Handing out Ravens' (unofficial) first-half awards

The 5-2 Ravens start their bye week Tuesday afternoon, unofficially marking the halfway point of the 2010 season. I'll skip the speech and get right to handing out my awards from the Ravens' first half:

Most valuable player: Haloti Ngata. Despite constantly drawing double teams, the Pro Bowl defensive tackle is third on the team in tackles and leads the Ravens with four sacks. Ngata's all-around dominance has rightfully put him in the early-season conversation for league MVP.


Least valuable player: Jared Gaither. A mysterious back injury -- one Ravens doctors couldn't find three weeks ago -- sidelined the Ravens' starting right tackle and eventually landed him on the injured reserve. In flux without Gaither, the offensive line has just recently gotten in sync.  

Best offensive player: Anquan Boldin. Boldin, acquired in the offseason, is on pace for 80 catches, 1,000 yards and 10 touchdowns in his first season in Baltimore. And the production of the Ravens' other receivers, freed up by Boldin's presence in the lineup, shouldn't be overlooked.


Best performance in a hot dog costume: This Ravens cheerleader. Sorry, but I can't get enough of this.

The Ray Lewis Trophy, awarded to the player who delivered the season's hardest hit: Surprise, surprise, the winner is Ray Lewis, who crumpled Jets tight end Dustin Keller in Week 1. Lewis hit Keller so hard, it knocked him out of bounds two plays later.

Most memorable play: T.J. Houshmandzadeh's last-minute touchdown catch against the Steelers was so memorable, it got the Tecmo Super Bowl treatment.

Best television commercial: You knew Ray Lewis would take this one, but which of his three Old Spice commercials was the best? I've got to go with this one.

Worst television commercial: We've got a tie between Ray Rice and Joe Flacco.

Funniest quote of the first half: Terrell Suggs raving about the defense. "We've got a lot of talented guys. We've got a middle linebacker that can ride a Raven-bird about as big as a 747, so when you do that, [when] you can blow up Saturn, you've got a pretty good chance of winning on Sunday."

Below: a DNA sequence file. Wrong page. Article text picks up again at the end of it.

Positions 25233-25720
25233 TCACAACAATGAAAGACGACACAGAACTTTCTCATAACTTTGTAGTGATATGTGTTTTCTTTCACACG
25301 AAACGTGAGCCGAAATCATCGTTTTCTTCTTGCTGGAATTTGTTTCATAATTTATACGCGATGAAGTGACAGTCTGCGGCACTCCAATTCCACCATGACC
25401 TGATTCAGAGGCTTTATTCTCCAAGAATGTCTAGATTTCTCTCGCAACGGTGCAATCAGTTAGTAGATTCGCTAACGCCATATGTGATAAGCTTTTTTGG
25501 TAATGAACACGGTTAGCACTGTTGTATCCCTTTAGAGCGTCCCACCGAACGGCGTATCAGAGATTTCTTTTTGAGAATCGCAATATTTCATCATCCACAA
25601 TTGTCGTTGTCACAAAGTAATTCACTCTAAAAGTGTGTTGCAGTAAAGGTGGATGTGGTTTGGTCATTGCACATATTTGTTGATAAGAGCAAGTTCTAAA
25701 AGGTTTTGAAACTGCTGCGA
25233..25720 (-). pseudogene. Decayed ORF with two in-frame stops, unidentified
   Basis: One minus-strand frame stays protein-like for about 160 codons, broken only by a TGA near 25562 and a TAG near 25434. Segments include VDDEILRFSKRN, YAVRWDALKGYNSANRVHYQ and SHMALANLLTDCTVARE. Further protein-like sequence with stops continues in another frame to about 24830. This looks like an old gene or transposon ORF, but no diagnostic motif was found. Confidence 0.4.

Biggest head-scratcher: Ravens offensive coordinator Cam Cameron forgetting about the running game in the Week 2 loss to the Bengals.

Best/worst "Jersey Shore" haircut: Flacco deserves his own category/award for rocking this haircut, inspired by The Situation, at Tuesday's press conference.

Season-turning performance: A rare Ravens win in Pittsburgh to stay in the hunt in the AFC North.

Stomach-turning performance: Flacco's four interceptions in Cincinnati.

The Frank Walker Memorial Trophy, awarded to the player who committed the most bone-headed penalty: Le'Ron McClain's personal foul in overtime against the Patriots killed a Ravens drive and allowed the Patriots to eventually march down the field and kick the game-winning field goal.

Biggest surprise: Billy Cundiff. When the Ravens signed Shayne Graham in the offseason, it seemed like a foregone conclusion that Graham would win the kicking job. But Cundiff beat him out, and he has been a beast on kickoffs and clutch under pressure this season. The play of Tom Zbikowski, Marshal Yanda and sack specialist Haloti Ngata warrant mention as well.


Biggest non-surprise: The sluggish pass rush. If you take away Ngata's four sacks, the Ravens have just eight sacks in seven games. Suggs has 3.5, but based on his salary, he should have more. Yes, defensive coordinator Greg Mattison needs to crank up the heat on opposing quarterbacks, but it's not his fault that he has few pass rushers to work with.

Most discouraging sign: The semi-expected collapse of the pass defense. Thanks, in part, to the sluggish pass rush I just mentioned, the Ravens pass defense has been shredded the past three weeks. Surrendering a slew of passing yards to Kyle Orton and Tom Brady was forgivable, but allowing Ryan Fitzpatrick to throw for four touchdowns was very discouraging.

Most encouraging sign: Despite the bad haircut, the bad commercial and the bad performance against the Bengals, the improved play of Joe Flacco has reinforced the belief that he can be a top-10 quarterback. Sure, he has struggled against the Cover 2 defense -- the third-year quarterback is still learning -- but he has thrown nine touchdowns (and just one interception) in his past five games. Ravens fans have to feel pretty good about that heading into the second half.

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